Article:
He told the Senate Armed Services Committee Tuesday he is deeply troubled by a policy that forces people to “lie about who they are in order to defend their fellow citizens.”

Defense Secretary Robert Gates told the Senate committee he also supports ending Don’t Ask, Don’t Tell. However, he is appointing a panel to study how to lift the ban for a full year, meaning that hundreds more men and women are likely to be discharged under the policy before it goes away. The Obama administration is expected to implement new rules on purging troops under this policy, but it’s not yet clear how much that will reduce the number of discharges while Gates’ panel studies the issue. According to MSNBC, “more than 10,900 troops have been fired under the policy” since 1993, but “The 2009 figure – 428 – was dramatically lower than the 2008 total of 619.”

Meanwhile, at today’s hearing Senator John McCain argued against reviewing the policy at this time, saying it boosts “cohesion” and “unit morale.” He also presented a letter signed by 1000 officers who support Don’t Ask, Don’t Tell.

Come on, McCain. Even a jerk like Joe Lieberman understands why this policy is stupid.

Senate Armed Services Committee Chairman Carl Levin made the case for ending Don’t Ask, Don’t Tell in this piece for the Politico, but it doesn’t sound like he’s in a big hurry:

So there is little reason to continue this policy. But as we proceed, it is vital that we are sensitive to any complications of this policy shift. Change is always hard, especially when it involves social issues or personal beliefs. Lack of care as we proceed might spark opposition from those who could be open to change, and inflame the opposition of those already against it. And I would encourage those who favor change not to mistake deliberation for undue delay.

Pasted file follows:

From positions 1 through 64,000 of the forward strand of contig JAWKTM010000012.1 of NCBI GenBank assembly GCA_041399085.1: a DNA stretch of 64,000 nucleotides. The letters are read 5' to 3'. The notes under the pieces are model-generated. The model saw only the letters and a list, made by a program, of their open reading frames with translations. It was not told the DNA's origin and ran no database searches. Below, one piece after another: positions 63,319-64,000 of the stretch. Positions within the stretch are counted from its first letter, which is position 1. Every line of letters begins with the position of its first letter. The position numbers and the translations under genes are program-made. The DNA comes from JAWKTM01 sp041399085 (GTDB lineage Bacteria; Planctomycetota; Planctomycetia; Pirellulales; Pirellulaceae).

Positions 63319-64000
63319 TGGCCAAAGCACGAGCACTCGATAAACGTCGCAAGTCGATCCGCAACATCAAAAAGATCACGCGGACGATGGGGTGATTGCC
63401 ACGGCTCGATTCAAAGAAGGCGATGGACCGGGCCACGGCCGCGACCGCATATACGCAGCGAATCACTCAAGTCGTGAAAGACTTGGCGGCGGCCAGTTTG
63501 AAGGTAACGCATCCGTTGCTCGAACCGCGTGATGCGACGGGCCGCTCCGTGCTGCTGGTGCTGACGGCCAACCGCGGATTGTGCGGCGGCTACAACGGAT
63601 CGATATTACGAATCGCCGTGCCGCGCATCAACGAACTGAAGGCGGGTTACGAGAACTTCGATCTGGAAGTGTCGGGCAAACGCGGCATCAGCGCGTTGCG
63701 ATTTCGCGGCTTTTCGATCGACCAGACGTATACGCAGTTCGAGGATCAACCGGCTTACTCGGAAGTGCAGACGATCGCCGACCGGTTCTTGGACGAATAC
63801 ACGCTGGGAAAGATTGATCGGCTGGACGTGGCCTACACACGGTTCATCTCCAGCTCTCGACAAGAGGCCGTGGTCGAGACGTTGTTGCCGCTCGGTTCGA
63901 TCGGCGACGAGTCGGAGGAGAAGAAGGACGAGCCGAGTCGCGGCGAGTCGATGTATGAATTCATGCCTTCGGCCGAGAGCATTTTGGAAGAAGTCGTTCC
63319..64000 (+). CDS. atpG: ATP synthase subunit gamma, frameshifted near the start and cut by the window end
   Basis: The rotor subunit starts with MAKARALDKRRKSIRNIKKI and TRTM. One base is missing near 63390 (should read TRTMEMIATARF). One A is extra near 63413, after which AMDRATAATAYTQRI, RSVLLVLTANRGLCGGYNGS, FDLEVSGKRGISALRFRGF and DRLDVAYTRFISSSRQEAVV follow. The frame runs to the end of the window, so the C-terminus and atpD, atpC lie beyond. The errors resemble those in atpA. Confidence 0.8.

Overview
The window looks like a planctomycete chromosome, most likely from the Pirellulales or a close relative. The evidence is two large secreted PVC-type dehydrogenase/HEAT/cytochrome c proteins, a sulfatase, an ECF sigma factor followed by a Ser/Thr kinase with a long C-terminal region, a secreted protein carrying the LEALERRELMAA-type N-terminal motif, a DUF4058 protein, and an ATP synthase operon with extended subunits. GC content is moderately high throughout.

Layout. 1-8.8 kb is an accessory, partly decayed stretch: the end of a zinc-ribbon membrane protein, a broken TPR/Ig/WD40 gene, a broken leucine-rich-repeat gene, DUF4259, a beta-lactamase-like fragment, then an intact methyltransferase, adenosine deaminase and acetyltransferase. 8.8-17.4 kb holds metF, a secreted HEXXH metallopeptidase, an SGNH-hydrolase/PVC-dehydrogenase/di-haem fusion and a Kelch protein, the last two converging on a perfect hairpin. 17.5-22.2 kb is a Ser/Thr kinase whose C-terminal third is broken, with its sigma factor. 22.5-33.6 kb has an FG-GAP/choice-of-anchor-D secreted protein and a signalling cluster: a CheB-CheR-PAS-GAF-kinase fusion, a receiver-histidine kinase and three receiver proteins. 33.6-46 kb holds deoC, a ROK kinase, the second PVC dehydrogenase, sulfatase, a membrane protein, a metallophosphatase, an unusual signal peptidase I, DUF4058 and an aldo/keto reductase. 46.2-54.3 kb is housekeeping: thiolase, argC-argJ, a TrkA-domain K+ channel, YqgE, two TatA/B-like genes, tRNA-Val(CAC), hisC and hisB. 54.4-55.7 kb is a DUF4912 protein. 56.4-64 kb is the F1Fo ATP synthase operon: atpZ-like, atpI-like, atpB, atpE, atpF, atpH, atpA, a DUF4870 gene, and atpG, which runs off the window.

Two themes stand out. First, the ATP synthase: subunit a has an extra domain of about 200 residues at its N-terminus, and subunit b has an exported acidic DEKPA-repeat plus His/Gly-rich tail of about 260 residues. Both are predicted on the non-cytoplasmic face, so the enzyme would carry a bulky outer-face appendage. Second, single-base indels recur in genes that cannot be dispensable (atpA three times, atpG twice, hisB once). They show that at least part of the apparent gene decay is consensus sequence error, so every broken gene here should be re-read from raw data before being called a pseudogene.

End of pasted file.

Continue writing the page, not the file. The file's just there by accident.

Point taken, but I am concerned by the timetable Gates is setting with a yearlong study. I hope Congress will act this year, because if Republicans retake the House or the Senate this November, there will be no chance of ditching Don’t Ask, Don’t Tell for the forseeable future.

Daily Kos user TennesseeGurl notes that even if Don’t Ask, Don’t Tell is repealed, LGBT Veterans will still get a raw deal. Unfortunately, I see no realistic path to fixing that problem.

UPDATE: Levin “said an amendment could be added to the must-pass Defense Authorization bill which outlines military policy for the year.” Taking that path would allow the Senate to repeal Don’t Ask, Don’t Tell with a simple majority (as opposed to the 60 votes required to break a Republican filibuster).

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Senate passes health reform bill 60-39

Senators approved the health care reform bill 60-39 as Vice President Joe Biden presided over the Senate’s first Christmas Eve session in at least four and a half decades. It was the expected party-line vote, with Republican Jim Bunning absent.